Horrid Henry: The Movie
It was only a matter of time before Horrid Henry, the 21st century’s alliterative answer to retro rhyming scoundrel Dennis the Menace, made it onto the big screen; and, now that he’s turned up, we have to acknowledge things could have been a lot worse. Eschewing wink-at-the-parents-over-the-children’s-heads submerged smut in favour of good old childish humour – in 3D! – Horrid Henry: The Movie is a wild, colourful and inexplicably musical romp which kids will love and parents will survive with relative ease.
Henry (Stevenson) isn’t really that horrid, but he does seem to attract trouble. Whether his antagonist is his offensively polished little brother Perfect Peter (Ross Marron), rival gang lord (alright, snotty little girl) Moody Margaret (Stitt) or his formidable schoolteacher Boudicca Battleaxe (Huston), as soon as something goes horribly wrong you can guarantee that Henry and his Purple Hand Gang will be right in the middle of it. Henry’s never weathered a storm worse than a few detentions and perhaps some TV restrictions, but when his persistent misbehaviour gets Miss Battleaxe fired he starts to realise that the consequences of his actions may be more serious than he expects.
That’s not all that’s going down at Ashdown Primary, though – headmistress Miss Oddbod (Front) is struggling to keep the school open, with some distinctly creepy school inspectors circling and local private school head Vic Van Wrinkle (Richard E. Grant) more than happy to scoop up any children whose parents can afford his exorbitant fees. If you suspect that this sentence is going to boast some sort of ‘It’s up to Henry and the Purple Hand Gang to win the talent contest, save the school and beat the bad guys!’ motif, you’re not wrong.
There are two very odd things about Horrid Henry: The Movie. The first is why on earth it’s been shot in 3D – it’s no exaggeration to say that you can take your glasses off for most of the film, because the effect simply isn’t used at all for perhaps ninety or ninety-five per cent of the running time. Presumably, the prestige of being able to announce the movie as the first UK kids’ feature to be presented in 3D (and the inflated ticket sales) was considered a worthy trade-off for the added time and expense of making a 3D film for no reason whatsoever. It’s also a little baffling that director Nick Moore has been let back behind a camera. His only previous feature, 2008 critical failure Wild Child, was sub-St Trinian’s ‘rowdy teenagers at a boarding school’ fare, and with the ever-popular Horrid Henry‘s commercial potential it’s a surprise that the film was given over to such an unsafe pair of hands.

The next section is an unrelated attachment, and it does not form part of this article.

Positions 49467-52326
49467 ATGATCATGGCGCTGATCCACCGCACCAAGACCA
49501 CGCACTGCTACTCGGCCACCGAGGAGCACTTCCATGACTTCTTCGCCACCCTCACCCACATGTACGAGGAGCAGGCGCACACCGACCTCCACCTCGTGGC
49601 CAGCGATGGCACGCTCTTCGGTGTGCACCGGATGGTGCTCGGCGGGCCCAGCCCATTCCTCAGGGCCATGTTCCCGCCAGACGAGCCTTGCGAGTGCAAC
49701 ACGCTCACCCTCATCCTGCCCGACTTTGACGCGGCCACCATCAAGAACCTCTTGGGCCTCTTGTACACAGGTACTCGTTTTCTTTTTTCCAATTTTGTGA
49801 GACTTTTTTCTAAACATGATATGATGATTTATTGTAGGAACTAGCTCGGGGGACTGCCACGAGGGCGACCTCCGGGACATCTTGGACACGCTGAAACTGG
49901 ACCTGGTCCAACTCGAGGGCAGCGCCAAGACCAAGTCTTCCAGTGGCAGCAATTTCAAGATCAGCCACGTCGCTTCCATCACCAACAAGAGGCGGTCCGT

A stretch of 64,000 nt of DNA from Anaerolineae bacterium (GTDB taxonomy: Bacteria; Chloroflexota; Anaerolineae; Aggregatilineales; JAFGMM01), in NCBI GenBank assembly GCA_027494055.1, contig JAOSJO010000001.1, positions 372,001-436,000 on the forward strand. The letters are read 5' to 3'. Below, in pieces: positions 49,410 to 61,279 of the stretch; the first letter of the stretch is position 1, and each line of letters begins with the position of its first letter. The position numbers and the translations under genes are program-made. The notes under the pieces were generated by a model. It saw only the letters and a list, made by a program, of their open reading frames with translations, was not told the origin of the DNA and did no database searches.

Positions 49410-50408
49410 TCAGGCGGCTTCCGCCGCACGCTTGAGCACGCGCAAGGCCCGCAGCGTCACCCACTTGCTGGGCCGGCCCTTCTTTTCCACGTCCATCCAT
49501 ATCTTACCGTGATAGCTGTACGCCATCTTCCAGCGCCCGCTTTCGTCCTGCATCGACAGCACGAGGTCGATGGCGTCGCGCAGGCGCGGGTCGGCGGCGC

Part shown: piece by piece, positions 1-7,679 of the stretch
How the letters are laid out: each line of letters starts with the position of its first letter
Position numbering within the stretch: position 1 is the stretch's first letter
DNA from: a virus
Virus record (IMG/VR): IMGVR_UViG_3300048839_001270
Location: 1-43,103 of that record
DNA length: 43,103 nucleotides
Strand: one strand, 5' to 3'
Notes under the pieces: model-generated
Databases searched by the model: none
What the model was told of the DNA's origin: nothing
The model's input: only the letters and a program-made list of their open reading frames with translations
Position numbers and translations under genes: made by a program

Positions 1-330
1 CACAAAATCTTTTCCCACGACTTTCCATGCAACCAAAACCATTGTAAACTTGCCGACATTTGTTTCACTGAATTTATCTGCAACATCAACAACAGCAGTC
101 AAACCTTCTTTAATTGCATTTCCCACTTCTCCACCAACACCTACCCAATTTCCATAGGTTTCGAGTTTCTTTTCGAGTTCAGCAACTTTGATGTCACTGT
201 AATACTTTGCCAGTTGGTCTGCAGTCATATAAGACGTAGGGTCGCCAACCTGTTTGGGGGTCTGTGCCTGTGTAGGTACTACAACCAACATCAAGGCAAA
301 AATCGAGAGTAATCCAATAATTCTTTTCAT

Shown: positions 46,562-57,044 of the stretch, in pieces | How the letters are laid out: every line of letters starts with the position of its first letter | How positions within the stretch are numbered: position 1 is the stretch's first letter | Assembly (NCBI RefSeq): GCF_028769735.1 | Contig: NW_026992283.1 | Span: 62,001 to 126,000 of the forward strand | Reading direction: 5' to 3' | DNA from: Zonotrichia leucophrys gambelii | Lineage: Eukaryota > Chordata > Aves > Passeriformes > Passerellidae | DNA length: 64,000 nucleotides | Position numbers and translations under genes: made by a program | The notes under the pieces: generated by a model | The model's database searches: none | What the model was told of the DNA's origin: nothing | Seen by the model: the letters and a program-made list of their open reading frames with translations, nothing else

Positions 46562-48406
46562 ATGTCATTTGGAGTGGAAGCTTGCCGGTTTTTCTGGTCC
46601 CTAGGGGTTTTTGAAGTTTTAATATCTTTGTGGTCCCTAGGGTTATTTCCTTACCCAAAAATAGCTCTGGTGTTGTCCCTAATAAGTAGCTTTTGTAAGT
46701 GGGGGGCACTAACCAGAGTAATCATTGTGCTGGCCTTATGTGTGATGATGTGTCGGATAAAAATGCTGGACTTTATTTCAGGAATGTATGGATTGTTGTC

To give him his due, however, Moore helms a perfectly competent film which had the multitude of kids at the cinema I went to screaming with delight from the word go. Short attentions are catered to with frequent switches in pace between pleasantly dated repartee (think ‘bogey-brain’) and frenetic musical numbers, shoehorned in to contextualise Henry’s desire to be a rock star like his hero Ed Banger (Noel Fielding. Wait, what?!). The young leads are all decent actors with disarmingly spot-on comic timing, and the grown-up cast (which also includes Mathew Horne, Jo Brand and, eerily, Dick and Dom of Bungalow fame) are obviously having a great time arsing about in stupid wigs. Special mention to Anjelica Huston for an almost genuinely unnerving turn as Caledonian terror Miss Battleaxe.
The galling 3D price tag aside, you could do very much worse this summer than tow any children you happen to be saddled with to Horrid Henry: The Movie. They may end up wanting to be a) pirates b) dinosaurs c) rappers or d) spies by the time they come out, but think what might happen if you take them to see Transformers – if nothing else, making the costumes afterwards will be substantially more of a pain in the arse.